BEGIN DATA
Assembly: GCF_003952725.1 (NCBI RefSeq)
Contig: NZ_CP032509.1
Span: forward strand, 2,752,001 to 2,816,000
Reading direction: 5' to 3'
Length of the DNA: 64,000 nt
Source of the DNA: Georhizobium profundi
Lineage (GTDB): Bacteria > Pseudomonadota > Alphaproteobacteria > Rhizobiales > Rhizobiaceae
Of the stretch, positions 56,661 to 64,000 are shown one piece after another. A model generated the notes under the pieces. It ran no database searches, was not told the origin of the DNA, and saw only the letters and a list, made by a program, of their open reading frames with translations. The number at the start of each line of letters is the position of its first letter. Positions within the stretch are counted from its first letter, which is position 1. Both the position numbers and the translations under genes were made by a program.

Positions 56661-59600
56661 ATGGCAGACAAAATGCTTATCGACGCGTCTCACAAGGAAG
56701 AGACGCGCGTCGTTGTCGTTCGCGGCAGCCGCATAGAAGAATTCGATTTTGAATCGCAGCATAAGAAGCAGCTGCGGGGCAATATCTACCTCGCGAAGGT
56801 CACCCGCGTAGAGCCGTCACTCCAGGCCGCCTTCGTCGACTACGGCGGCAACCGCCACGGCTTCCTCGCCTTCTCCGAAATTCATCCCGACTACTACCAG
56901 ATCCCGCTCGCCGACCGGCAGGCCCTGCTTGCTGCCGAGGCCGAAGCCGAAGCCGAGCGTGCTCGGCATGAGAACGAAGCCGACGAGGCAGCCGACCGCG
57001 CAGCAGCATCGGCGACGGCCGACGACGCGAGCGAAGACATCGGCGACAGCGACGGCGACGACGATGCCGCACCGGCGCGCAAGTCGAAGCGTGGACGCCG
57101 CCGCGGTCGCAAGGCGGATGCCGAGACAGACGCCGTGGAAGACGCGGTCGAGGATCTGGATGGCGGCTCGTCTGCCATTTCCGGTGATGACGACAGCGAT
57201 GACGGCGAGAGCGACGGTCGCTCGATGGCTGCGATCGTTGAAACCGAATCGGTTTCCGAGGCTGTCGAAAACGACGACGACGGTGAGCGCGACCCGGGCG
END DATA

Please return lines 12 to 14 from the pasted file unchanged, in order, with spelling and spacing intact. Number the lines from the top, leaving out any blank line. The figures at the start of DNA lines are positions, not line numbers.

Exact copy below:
56801 CACCCGCGTAGAGCCGTCACTCCAGGCCGCCTTCGTCGACTACGGCGGCAACCGCCACGGCTTCCTCGCCTTCTCCGAAATTCATCCCGACTACTACCAG
56901 ATCCCGCTCGCCGACCGGCAGGCCCTGCTTGCTGCCGAGGCCGAAGCCGAAGCCGAGCGTGCTCGGCATGAGAACGAAGCCGACGAGGCAGCCGACCGCG
57001 CAGCAGCATCGGCGACGGCCGACGACGCGAGCGAAGACATCGGCGACAGCGACGGCGACGACGATGCCGCACCGGCGCGCAAGTCGAAGCGTGGACGCCG